So, if, for instance, Sally wanted to stand in the middle of the street and yell about how much she hates the president, she is protected by the First Amendment, so long as she doesn’t say anything libelous, or try to hurt anyone. However, if one of her neighbors loves the President and wants to throw a tomato at her to shush her, she cannot use the First Amendment as a defense.
The additional amendments in the Bill of Rights that protect the rights of the American people include:
- The right to own a gun (Second Amendment)
- The right to not have to house troops during peacetime (Third Amendment)
- Protection from an illegal search of a person’s property and seizure of his belongings (Fourth Amendment)
- The right to be believed innocent until proven guilty (Fifth Amendment)
- The right to a fair and speedy trial (Sixth Amendment)
- The right to a jury trial (Seventh Amendment)
- Protection from having to pay unreasonably high bail to be released from prison before a criminal trial (Eighth Amendment)
- The amendment that states that people are entitled to additional rights not covered in the Constitution or the Bill of Rights (Ninth Amendment)
- Finally, the Tenth Amendment, which provides protections similar to the Ninth Amendment, applies to the states.
General Welfare Clause
The General Welfare Clause is a clause that is written into the U.S. Constitution which states, in so many words, that the government cannot exercise its powers simply because it feels like it. The exercise of governmental power must always be to the benefit of its people. The individual states have their own General Welfare Clauses as part of their state constitutions as well. For instance, Article VII of the Constitution of Alaska orders the state’s government to “provide for the promotion and protection of public health” and “provide for public welfare.”
One of the more important issues wherein the General Welfare Clause pops up is in the Taxing and Spending Clause of the Constitution. Here, the General Welfare Clause does not grant legislative power per se. Instead, it allows the federal government to spend federal money on matters that pertain to the federal government.
Limited Government Examples Involving a Libel Case
An example of limited government can be found in the case of U.S. v. Hudson, which was heard by the U.S. Supreme Court in 1812. Here, Barzillai Hudson and George Goodwin were brought up on charges of libel against both the President and Congress after accusing both of secretly promising to give Napoleon Bonaparte $2 million in exchange for creating a treaty with Spain.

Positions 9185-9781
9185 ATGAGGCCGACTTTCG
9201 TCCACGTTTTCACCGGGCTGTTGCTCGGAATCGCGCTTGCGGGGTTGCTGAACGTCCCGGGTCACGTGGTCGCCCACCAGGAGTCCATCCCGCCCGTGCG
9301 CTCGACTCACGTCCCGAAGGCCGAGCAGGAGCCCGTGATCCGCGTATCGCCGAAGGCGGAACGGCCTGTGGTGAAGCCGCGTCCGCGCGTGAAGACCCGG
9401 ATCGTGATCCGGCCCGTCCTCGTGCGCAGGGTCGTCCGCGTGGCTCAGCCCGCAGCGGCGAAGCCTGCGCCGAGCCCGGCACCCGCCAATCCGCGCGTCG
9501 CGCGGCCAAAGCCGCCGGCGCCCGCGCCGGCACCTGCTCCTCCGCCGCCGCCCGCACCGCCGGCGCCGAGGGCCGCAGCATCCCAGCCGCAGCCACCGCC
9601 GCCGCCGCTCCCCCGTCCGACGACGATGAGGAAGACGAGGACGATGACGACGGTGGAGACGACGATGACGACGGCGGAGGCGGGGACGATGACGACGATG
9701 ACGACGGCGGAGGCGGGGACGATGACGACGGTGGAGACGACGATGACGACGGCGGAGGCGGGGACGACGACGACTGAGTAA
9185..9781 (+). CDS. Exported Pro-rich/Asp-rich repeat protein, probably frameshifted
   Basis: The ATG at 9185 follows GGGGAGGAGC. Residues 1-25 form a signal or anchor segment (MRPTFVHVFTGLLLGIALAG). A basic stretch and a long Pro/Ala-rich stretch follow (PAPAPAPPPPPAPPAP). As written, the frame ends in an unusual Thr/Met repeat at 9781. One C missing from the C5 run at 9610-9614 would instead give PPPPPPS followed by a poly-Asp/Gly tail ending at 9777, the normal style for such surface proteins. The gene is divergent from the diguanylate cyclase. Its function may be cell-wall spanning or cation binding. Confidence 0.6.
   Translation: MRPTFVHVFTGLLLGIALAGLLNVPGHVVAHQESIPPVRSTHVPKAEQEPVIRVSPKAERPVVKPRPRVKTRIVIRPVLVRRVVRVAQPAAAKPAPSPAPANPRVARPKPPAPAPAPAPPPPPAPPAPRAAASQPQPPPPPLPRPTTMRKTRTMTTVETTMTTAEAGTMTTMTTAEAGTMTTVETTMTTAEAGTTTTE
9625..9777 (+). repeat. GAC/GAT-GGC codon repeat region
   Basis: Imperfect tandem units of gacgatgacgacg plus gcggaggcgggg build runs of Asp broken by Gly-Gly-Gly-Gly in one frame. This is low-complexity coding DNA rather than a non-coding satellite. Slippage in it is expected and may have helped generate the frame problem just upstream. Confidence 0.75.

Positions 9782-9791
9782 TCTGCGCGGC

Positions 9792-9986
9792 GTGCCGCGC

The federal circuit court in this case was unsure whether it had jurisdiction to hear a libel case, and so the court turned the case over to the U.S. Supreme Court for review. The Court ultimately held that no, federal courts should not preside over cases involving common-law crimes. Justice William Johnson, Jr., who delivered the opinion of the Court, explained that the federal government is one of the limited powers as defined by the U.S. Constitution. Further, he noted, only the Supreme Court’s jurisdiction was clearly defined in Article III.
He continued that, since Congress created the federal courts, then Congress should also be the one to define their jurisdictions. Therefore, the Court ruled that the principles of limited government extend to limiting the federal courts’ jurisdiction as well.
Said the Court:
“The courts of the United States have no common law jurisdiction in cases of libel against the government of the United States.
But they have the power to fine for contempts, to imprison for contumacy, and to enforce the observance of their orders.
Certain implied powers must necessarily result to our courts of justice from the nature of their institution. But jurisdiction of crimes against the state are not among those powers.
To fine for contempt, imprison for contumacy, enforce the observance of orders, etc., are powers which cannot be dispensed with in a court, because they are necessary to the exercise of all others.”
Related Legal Terms and Issues
- Bail – The temporary release of a defendant in a criminal case as he awaits his trial, typically on the condition that a certain amount of money be paid so as to guarantee his future appearance in court.
- Jurisdiction – The legal authority to hear legal cases and make judgments; the geographical region of authority to enforce justice.
- Libelous – A written or pictorial statement that is defamatory in nature.
- Trial – A formal presentation of evidence before a judge and jury for the purpose of determining guilt or innocence in a criminal case, or to make a determination in a civil matter.
- Tyranny – A cruel and unreasonable use of power by an individual in a position of power.